Thursday, July 14, 2016

Movement Manifesto

It's been just about 20 years since I was first certified as a personal trainer. I was completing my graduate work at the time, and this certification allowed me to teach fitness classes, helping me pay for school. Fast forward 20 years, and I've kept up the certification and acquired a couple of other fitness certificates along the way.

Now, along with my work in therapy, I teach two group cycling classes each week. My rides are challenging but body-positive. We set intentions, I bring in inspirational quotes, we visualize and engage in mindfulness exercises, and there isn't a word ever about calories or weight. I love this marriage of my two interests - how my work in eating disorders and body image can so seamlessly merge with my background in fitness. Sometimes, when my patients who struggle with eating disorders find out that I teach group cycling classes, they respond with discomfort or disbelief. Isn't spinning just a symptom? It can be. But, movement can also be joyful, healthy, and recovery-based. Unfortunately, the fitness industry has corrupted fitness with messages, images, and goals that reek of disorder. Here's the message that I want to share:

~I believe that movement is naturally rewarding, sometimes challenging, and often disordered.

~Pairing movement with the food we eat or with body dislike robs it of its natural joy and value. Physical activity becomes a tool that we use to attack ourselves.

~Capitalizing on motivations like "calories in, calories out" is woefully reductive. Instead, exercise is a health behavior that has a significant, positive impact on our mental health and overall well-being.

~Engaging in physical activity to burn calories, compensate for meals, or lose weight can be toxic, addictive, and can ultimately, create a pathway to disorder.

~Exercise is not punishment, payback, or compensation.

~Let's disentangle food, weight, and exercise, allowing movement to resume its inherently joyful and rewarding place in our lives.

~Let's run and jump and dance because we want to, not because we have to.

~Let's move our bodies, motivated by self-love, not self-attack.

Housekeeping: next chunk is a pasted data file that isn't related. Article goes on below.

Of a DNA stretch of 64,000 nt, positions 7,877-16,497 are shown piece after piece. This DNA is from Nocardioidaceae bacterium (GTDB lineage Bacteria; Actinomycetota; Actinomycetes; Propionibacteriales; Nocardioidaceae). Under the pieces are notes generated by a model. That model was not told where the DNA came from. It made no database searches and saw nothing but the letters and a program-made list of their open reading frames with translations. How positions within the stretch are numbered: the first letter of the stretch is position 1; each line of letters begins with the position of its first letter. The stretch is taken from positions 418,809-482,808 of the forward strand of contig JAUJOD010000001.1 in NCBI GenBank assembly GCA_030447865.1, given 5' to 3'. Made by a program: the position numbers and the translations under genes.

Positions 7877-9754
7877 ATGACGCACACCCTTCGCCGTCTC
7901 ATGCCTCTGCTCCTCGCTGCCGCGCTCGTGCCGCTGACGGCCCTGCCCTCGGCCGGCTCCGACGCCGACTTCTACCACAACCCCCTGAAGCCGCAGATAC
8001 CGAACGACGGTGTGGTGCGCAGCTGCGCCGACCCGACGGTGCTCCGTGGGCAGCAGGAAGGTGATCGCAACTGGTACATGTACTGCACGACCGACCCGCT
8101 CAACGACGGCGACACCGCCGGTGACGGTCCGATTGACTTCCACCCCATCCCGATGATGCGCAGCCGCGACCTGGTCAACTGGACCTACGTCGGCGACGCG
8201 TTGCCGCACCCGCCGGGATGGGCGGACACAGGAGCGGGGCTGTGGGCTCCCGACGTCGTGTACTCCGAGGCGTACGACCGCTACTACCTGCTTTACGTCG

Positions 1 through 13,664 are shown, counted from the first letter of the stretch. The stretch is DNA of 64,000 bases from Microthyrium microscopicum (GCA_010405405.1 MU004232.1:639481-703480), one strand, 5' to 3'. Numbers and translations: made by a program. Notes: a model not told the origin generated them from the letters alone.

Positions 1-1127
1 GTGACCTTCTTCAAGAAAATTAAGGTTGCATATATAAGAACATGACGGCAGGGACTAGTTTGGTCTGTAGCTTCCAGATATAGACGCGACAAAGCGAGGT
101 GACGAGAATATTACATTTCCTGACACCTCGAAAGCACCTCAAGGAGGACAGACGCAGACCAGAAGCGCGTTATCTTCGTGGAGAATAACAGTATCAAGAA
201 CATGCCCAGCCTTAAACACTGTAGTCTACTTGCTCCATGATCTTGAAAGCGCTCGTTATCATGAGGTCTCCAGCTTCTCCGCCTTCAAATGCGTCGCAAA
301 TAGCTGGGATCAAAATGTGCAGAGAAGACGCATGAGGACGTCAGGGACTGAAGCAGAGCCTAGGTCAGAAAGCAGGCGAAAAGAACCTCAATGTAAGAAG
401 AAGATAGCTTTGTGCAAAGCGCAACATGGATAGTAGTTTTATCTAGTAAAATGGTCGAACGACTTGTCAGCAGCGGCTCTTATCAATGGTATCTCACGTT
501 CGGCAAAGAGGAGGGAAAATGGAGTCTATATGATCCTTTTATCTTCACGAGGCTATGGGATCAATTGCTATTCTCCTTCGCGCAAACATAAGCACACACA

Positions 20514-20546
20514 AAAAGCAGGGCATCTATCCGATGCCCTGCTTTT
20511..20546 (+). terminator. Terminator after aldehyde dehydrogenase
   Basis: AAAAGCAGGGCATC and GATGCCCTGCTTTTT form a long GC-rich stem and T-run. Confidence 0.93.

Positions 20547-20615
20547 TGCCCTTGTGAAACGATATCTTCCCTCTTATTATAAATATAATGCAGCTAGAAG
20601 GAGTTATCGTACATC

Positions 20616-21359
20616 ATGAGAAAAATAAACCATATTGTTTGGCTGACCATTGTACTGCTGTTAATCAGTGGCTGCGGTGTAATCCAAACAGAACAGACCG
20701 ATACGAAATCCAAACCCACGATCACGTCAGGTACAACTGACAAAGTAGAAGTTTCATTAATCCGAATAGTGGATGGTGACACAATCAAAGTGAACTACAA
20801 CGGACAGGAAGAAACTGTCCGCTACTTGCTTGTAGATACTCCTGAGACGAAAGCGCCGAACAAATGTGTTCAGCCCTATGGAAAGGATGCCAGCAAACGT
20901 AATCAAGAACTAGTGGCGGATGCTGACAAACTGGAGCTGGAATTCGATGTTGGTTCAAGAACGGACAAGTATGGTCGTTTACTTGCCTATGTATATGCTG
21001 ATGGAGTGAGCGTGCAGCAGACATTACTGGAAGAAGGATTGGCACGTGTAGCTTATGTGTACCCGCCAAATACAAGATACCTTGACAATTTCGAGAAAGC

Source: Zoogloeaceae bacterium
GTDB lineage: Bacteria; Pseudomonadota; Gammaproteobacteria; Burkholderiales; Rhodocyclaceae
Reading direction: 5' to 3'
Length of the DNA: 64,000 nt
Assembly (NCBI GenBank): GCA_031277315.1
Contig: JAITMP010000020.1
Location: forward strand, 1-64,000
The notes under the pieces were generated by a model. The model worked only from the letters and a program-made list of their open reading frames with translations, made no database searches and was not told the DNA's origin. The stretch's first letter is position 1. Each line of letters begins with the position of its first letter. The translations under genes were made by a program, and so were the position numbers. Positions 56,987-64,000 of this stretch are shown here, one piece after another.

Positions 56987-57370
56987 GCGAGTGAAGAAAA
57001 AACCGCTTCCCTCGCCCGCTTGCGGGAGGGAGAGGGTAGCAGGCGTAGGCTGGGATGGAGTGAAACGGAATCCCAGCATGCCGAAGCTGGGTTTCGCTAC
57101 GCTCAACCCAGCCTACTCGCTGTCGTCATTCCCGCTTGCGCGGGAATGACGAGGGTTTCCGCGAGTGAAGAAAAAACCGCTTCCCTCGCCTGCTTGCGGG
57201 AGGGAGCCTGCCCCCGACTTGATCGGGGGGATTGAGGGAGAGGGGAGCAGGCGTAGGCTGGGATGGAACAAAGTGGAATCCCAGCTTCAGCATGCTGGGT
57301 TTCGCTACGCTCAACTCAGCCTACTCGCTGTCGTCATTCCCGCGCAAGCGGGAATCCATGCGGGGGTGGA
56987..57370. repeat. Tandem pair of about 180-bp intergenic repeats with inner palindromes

~And let's band together to challenge the stereotypical, limited, and disordered cultural messages we're exposed to regarding physical fitness. Be part of the movement that demands change in this arena.


You can find Does Every Woman Have an Eating Disorder? Challenging Our Nation's Fixation with Food and Weight on Amazon (as a paperback and Kindle) and at BarnesandNoble.com

1 comment:

Elizabeth said...

How sad that some of your eating disorder patients identify exercise as a symptom of an eating disorder. But as a recovering binge eater I understand their rationale. Calories in - calories out. Fortunately,I never misused exercise in this way and today it is an important tool in my arsenal against relapse. I cannot imagine being unable to take a long walk or ride my bike! I only associate exercise with its health benefits and not for its potential for abuse.

I only weigh myself once a month, I eat healthy and reasonable amounts of exercise are vital to my recovery (I am too lazy for it to ever become an issue :-). Exercise works in tandem with the other choices I make and it makes me feel good about aging, perhaps because I am at midlife in years and I appreciate my health more than my appearance. Developing a healthy attitude towards exercise may be crucial in successful long term treatment of eating disorders. As we age,exercise becomes critical to healthy living.

Best,
Elizabeth